Stories from the Barn
A hive of activity in the Hampshire downlands
Hedgerow berries are the ultimate banquet for our native birds and mammals.
Advent Day 17
Our native hedgerow berries create an early Autumn hedge-scape full of colour. By the Winter the native berries still twinkle through the bare stems. The feast they provided in the Autumn help the birds to gain weight. Ready for the big migrations or facing down the harshness of Winter.
Hedgerow berries are a rich source of vitamins and calories for our native wildlife but they can also provide a feast for us as well. Just be sure not to glean too many and there should be enough for everyone and make sure you know which ones to pick. Some berries are poisonous to humans so check, check, check.
Berries and nuts made up a substantial part of the diet of our early ancestors. They knew the fruits could sustain them in times of hardship which is why so many Medieval recipes are stuffed full of them.
What about the cranberry?
All sorts of chutneys, sauces and ketchups find their way to the Christmas table. They are packed full of the energy of the earlier seasons. The one that seems to be top of the list is not foraged from our own British hedgerows but from America. It is the Cranberry. The Pilgrims named the Cranberry because they thought the small pink blossoms in Spring looked like the head and bill of a crane. They recognized the berry because in southern England grows it’s cousin the European Cranberry. The fruit of the European Cranberry is a much inferior berry both in colour and taste. The Pilgrims ate the Cranberry as part of their Thanksgiving meal which then migrated to the Christmas dinner.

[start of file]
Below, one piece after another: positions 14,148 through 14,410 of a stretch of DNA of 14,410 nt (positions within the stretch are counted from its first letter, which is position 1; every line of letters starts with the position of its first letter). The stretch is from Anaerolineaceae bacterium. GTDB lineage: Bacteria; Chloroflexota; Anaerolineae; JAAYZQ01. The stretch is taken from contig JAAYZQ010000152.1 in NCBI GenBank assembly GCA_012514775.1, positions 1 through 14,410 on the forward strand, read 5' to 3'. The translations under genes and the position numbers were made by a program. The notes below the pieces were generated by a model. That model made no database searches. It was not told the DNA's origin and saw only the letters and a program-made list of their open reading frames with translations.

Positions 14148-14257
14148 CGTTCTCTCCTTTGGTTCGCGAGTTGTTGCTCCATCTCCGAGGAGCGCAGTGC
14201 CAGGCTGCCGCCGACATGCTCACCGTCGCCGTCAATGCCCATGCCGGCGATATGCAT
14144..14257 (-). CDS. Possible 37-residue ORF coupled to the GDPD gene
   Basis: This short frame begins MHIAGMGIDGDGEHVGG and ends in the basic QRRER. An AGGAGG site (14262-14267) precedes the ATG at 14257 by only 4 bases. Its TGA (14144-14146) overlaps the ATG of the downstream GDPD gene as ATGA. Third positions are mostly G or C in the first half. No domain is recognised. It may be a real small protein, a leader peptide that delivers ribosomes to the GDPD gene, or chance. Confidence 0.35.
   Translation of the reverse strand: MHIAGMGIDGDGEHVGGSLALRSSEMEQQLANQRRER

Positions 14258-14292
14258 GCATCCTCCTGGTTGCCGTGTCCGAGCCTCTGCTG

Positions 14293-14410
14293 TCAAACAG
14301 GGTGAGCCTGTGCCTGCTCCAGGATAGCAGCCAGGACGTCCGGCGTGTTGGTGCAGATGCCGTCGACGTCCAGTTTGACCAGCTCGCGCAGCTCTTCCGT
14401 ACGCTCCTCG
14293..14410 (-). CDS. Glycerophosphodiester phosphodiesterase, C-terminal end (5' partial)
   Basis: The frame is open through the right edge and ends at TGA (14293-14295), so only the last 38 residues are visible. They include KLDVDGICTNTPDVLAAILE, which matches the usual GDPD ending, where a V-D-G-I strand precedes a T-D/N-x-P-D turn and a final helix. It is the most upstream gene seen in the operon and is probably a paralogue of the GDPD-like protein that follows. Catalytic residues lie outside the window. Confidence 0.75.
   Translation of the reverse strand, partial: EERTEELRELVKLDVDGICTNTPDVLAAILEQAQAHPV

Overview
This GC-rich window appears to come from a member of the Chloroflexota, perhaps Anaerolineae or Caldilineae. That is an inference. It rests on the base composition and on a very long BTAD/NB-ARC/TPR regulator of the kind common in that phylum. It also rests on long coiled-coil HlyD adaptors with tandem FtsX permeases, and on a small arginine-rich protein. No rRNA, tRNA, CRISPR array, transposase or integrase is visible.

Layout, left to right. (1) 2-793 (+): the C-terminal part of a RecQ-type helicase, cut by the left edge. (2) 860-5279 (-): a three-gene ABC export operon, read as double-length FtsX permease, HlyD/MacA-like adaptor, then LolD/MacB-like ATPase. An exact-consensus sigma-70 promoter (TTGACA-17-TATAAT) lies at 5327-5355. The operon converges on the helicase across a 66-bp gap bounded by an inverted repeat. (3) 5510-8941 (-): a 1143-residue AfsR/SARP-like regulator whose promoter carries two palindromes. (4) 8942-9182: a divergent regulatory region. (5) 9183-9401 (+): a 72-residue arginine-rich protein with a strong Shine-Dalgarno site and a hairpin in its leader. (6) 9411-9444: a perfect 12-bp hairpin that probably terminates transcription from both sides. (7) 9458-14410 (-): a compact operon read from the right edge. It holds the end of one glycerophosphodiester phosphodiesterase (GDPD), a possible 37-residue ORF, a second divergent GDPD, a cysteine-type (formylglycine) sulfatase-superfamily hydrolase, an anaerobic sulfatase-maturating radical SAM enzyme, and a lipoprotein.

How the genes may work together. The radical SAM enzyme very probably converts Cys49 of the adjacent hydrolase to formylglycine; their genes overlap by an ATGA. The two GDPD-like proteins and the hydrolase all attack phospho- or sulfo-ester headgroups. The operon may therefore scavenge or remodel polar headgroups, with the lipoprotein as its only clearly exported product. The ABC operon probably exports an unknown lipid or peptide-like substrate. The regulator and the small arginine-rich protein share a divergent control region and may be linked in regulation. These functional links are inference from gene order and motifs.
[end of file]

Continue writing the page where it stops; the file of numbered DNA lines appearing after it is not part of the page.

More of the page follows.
Hedgerow berries for Christmas.
Using some brilliant ideas from the Hedgerow Handbook by Adele Nozedar (which is one of our book choices for the Nature’s Path Book Box), we made Sloe Gin. We make Sloe Gin every year but the idea of using the gin soaked sloes and adding them to chocolate is inspired.
Bramble jam made with only a smidgeon of sugar is a glorious accompaniment to the cheese board. Rose Hip syrups and Haw berry syrups make wonderful additions to warming Winter drinks. However the biggest thrill of all are the memories of all that foraging on warm late Summer days, with the sweet sour smell of berries on the air. That is the real treat.
In August, the large masses of berries, which when in flower had attracted many wild bees, gradually assumed their bright velvety crimson hue and by their weight bent down and broke their tender limbs.